Presentation design is both an art and a science. While you want your slides to be aesthetically pleasing and enjoyable to look at, your main goal for presentation design should always be making your content as digestible and memorable as possible for your audience.
Fortunately, by applying some key design principles, you can create a PowerPoint design that pops and also helps you deliver a more effective presentation. After all, the design should support your overall message—the substance stems comes from what you're trying to convey vs the other way around.
If your company slide decks are in need of a makeover, you’ve come to the right place. We’ve compiled our best business presentation design ideas, examples and tips to help you create wow-worthy presentations.
Before you dive into any presentation design ideas, you need to think about what you want to say.
Once you’ve figured out those key details, you can start thinking about your slide design.
Remember: your presentation needs to stand on its own. Your slides are a visual aid that should enhance your words, but the content needs to come first.
Don’t put everything you’re going to say on your slides—this is not an essay. You want your audience to listen to you, not read your deck, and overloading your presentation designs with text is one of the best ways to lose their attention.
A good rule of thumb is to aim for one key point per slide. Anything more than this can start to get messy and hard to follow. We feel it's better to space out your thoughts and make it more digestible, allowing for design to play a lead role in how your thoughts are conveyed on screen.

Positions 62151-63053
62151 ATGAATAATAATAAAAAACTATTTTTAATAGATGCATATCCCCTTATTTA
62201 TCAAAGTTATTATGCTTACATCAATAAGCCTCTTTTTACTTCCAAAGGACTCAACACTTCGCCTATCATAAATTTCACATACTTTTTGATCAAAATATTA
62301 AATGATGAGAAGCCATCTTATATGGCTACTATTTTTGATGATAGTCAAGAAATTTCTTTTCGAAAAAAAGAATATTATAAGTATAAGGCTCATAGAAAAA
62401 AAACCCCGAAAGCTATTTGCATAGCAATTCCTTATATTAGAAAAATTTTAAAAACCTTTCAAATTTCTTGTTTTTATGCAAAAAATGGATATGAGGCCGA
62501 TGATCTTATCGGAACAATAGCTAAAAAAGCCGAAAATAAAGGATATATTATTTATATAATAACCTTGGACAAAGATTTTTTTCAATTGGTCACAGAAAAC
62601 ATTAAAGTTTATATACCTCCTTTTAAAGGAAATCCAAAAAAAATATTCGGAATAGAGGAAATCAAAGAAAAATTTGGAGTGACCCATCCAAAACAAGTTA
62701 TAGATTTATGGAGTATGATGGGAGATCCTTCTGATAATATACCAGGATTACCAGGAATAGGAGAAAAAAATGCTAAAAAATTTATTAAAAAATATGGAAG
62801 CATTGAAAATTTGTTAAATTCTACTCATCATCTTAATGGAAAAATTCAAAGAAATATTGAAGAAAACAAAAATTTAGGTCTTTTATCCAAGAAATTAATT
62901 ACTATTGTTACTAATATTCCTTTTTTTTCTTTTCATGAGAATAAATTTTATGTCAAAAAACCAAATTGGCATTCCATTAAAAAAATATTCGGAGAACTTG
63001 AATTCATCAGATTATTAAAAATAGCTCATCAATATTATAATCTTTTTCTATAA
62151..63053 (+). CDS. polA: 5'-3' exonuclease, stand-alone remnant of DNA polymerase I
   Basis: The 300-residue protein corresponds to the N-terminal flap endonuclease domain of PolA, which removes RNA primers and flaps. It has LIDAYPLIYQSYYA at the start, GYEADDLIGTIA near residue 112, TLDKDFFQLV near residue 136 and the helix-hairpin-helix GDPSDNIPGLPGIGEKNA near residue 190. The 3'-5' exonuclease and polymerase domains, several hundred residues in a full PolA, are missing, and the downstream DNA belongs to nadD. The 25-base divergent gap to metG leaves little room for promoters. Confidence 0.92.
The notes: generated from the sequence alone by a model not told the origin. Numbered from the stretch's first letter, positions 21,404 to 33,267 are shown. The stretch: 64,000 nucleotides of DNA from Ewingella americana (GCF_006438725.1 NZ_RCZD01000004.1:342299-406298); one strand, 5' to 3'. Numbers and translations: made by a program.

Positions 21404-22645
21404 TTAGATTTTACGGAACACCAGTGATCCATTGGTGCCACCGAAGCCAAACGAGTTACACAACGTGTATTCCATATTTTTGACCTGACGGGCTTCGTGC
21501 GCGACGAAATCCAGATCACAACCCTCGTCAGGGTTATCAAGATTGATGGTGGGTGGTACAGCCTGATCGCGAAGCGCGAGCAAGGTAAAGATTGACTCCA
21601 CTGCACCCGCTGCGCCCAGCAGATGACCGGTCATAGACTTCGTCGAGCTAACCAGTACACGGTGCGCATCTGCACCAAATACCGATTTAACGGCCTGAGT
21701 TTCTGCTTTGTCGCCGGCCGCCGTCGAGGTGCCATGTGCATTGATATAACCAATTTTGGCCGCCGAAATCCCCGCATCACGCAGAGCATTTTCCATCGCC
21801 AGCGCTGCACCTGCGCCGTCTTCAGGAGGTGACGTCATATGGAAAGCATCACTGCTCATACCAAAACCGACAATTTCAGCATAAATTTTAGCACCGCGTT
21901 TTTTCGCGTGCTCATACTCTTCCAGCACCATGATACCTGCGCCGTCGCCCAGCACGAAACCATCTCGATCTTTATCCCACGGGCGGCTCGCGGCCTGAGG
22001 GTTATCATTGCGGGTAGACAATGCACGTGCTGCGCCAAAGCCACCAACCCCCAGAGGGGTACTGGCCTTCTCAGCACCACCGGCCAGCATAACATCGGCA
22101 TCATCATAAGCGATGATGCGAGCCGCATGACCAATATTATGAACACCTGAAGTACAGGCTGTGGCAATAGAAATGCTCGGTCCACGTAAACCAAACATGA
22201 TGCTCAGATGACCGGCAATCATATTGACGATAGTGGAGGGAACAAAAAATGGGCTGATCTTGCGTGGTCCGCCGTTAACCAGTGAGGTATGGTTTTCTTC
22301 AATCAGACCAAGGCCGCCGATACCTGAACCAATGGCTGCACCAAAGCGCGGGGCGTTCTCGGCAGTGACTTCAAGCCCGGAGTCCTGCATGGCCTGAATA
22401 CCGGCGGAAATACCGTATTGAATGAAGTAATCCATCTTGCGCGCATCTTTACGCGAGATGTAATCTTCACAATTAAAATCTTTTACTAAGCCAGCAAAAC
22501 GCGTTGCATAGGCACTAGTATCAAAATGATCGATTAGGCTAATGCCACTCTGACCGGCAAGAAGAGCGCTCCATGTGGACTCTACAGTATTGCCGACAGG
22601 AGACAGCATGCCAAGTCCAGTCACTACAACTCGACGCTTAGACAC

Your text might be readable on your computer screen, but:
For maximum readability, avoid small type sizes, low color contrast and fancy ‘script-style’ typefaces.
If you use a third-party font, you could run into compatibility issues. Particularly if you're handing the presentation over to another device to present it—if they don't have the font installed, it may not display. PowerPoint can technically use any font, but it works best with the system fonts on Mac or Windows.
On the other hand, Google Slides only works with fonts in the Google font library. These are web fonts that are widely popular, quite compatible, and overlap with the system fonts such as Arial, Calibri, and Times New Roman.
Bottom line? Stick to standard fonts if you don't want trouble.
Most presentation software like Keynote, PowerPoint and Google Slides come with a lot of effects and transitions. While they might seem fun, most of the time, they don’t do much to enhance your slides and could even be seen as a lazy way to try to grab your audience’s attention.
If you do decide to use them, stick to the subtler ones and don’t use too many styles. If you want to use a fun font, pair it with something more simple, like Helvetica.
Color is a great way to evoke emotion or add emphasis to your slides by highlighting certain words or icons. If you’re not sure what colors to use in your presentation, consider using the color wheel as a guide.
Here are a few tips:
Each slide should feel like it’s a part of the same story. An easy way to do this is to use the same typography, colors, icons and imagery across all of your slides. As mentioned, your color, font and style choices should be derived from your brand guidelines. This will help your presentation feel more cohesive and visually compelling.
Working from a pre-built template can help you create a consistent look in less time, but they can also look a little stale. If you want to create a memorable presentation, take some time to modify the pre-built ones that come with the presentation program you’re using to match your branding or develop a custom template.